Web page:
Hauliers driving emissions-free trucks will get at least half off road tolls in the EU under a new tolling system given the go-ahead by transport ministers this week. Fossil fuel trucks will be charged based on their CO2 emissions, with more efficient heavy-goods vehicles paying less. Green group Transport & Environment said that, if agreed by the EU parliament, the new Eurovignette law will speed up the transition to zero-emissions freight and help alleviate air pollution in cities.
Transport ministers said zero-emission trucks, which are electrified or run on hydrogen, would get at least a 50% discount on charges by April 2023¹. Countries can even give discounts of up to 100% for zero-emissions lorries, as is already the case in Germany, until the end of 2025. After 2025, countries can offer discounts of between 50% and 75%, as is already the case in Austria.
James Nix, freight manager at T&E, said: “This is a breakthrough for green truck tolling. Heavy-goods vehicles will have to pay more if they emit more, and hauliers who invest in emissions free trucks will see their costs tumble. In negotiations the European Parliament should also push for the polluter pays principle to be extended to noise and air pollution without exception.”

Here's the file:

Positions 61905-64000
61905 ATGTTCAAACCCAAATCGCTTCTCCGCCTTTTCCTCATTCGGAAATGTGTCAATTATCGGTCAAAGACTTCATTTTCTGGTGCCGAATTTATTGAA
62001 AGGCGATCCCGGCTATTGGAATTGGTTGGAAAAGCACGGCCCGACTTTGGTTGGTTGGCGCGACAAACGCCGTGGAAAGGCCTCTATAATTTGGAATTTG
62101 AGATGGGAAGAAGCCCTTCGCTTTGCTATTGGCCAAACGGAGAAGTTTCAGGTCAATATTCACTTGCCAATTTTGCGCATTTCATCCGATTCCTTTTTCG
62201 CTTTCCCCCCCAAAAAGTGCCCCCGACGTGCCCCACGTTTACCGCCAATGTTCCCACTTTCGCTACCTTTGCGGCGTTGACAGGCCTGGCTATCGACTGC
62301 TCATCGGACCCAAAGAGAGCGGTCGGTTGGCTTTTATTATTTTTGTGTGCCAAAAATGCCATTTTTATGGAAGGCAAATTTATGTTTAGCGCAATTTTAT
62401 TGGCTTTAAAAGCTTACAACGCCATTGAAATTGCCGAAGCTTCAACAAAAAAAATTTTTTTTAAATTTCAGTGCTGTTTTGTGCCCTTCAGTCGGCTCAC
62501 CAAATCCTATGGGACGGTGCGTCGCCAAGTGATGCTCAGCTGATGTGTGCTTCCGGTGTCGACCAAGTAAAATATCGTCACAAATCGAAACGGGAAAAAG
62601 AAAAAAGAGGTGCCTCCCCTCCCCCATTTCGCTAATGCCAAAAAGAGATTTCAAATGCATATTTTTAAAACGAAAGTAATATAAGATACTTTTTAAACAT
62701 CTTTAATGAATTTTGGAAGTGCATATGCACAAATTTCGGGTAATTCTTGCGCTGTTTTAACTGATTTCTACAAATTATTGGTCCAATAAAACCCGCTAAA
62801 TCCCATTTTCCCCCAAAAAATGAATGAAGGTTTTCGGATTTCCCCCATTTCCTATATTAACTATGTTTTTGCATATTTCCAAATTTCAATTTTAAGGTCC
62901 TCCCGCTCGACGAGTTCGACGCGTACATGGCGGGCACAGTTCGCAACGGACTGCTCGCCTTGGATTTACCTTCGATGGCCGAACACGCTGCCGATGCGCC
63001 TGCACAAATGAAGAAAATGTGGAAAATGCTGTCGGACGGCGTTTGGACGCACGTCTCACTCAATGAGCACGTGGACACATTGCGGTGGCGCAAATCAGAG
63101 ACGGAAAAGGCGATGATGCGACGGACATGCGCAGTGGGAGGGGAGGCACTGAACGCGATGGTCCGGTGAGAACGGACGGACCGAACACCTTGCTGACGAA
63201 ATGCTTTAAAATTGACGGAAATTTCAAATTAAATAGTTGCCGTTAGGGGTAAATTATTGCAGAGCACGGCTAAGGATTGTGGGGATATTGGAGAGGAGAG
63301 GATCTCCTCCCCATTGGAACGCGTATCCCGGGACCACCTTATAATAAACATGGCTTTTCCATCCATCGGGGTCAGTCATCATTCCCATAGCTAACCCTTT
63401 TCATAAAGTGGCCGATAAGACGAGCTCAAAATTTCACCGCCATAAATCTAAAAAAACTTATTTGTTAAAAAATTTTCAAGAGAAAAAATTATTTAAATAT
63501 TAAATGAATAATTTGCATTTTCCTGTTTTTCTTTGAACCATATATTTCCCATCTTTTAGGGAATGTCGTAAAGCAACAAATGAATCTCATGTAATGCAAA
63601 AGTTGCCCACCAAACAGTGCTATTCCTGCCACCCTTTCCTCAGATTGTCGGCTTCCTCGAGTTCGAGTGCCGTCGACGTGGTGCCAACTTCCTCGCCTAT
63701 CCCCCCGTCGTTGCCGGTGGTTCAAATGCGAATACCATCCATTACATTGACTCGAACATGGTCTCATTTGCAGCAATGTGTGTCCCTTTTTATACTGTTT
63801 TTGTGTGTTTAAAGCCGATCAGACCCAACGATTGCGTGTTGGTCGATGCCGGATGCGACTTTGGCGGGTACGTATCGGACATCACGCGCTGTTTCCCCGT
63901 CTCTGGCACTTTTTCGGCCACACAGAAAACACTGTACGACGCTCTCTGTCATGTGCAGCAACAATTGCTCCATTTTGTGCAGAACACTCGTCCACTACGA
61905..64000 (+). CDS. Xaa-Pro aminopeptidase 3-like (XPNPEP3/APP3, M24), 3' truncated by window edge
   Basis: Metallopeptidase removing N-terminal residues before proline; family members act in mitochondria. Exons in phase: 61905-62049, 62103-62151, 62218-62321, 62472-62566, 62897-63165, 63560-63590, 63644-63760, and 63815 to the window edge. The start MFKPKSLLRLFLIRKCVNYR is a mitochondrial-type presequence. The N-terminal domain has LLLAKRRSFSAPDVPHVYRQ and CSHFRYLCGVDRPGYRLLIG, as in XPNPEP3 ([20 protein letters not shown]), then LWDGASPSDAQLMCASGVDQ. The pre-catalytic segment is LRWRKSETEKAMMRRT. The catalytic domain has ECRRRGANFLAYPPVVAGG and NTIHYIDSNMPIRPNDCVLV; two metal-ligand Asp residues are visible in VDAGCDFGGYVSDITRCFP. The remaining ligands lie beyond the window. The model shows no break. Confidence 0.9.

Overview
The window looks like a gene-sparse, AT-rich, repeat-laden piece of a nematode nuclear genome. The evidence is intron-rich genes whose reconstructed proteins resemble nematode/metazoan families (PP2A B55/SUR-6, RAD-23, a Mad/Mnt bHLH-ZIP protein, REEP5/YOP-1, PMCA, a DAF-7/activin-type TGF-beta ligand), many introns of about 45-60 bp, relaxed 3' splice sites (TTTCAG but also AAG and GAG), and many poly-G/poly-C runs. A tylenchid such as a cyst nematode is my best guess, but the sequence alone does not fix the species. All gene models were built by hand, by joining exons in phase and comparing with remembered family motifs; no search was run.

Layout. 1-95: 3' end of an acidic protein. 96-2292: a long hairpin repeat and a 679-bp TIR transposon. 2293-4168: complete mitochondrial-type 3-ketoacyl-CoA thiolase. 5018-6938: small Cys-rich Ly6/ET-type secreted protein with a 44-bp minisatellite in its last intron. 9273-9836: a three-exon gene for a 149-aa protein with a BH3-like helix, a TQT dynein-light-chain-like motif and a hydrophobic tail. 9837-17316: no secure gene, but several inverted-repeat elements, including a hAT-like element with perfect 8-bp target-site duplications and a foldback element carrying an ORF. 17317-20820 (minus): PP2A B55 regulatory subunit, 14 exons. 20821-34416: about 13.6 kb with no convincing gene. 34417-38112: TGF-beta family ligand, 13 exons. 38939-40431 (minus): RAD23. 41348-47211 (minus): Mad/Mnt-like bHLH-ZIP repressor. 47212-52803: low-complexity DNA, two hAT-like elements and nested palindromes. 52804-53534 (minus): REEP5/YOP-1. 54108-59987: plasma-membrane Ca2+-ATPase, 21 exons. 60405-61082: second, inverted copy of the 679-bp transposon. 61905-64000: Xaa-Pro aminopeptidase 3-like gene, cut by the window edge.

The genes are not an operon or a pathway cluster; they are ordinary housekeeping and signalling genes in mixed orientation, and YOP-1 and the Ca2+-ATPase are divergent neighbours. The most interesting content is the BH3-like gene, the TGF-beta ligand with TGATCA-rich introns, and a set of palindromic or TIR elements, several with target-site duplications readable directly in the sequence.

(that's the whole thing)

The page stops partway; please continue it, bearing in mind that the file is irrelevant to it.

With regional delivery electric trucks becoming increasingly available, T&E said the toll discounts will help speed up the transition to e-mobility by slashing the costs of hauliers who buy them. Annual tolling costs can reach up to €25,000 per truck, or one-quarter of the total cost of owning the vehicle.
Trucks are responsible for 23% of EU road transport emissions. EU ambassadors are expected to rubber stamp today’s agreement on 18 December. Trilogue negotiations between governments and the EU Parliament on the final law are expected to begin in early 2021.
¹ Transport ministers propose to give the Netherlands, Sweden, Denmark and Luxembourg one additional year to implement CO2-based charging, i.e. until April 2024, due to the links between the current toll legislation of these countries.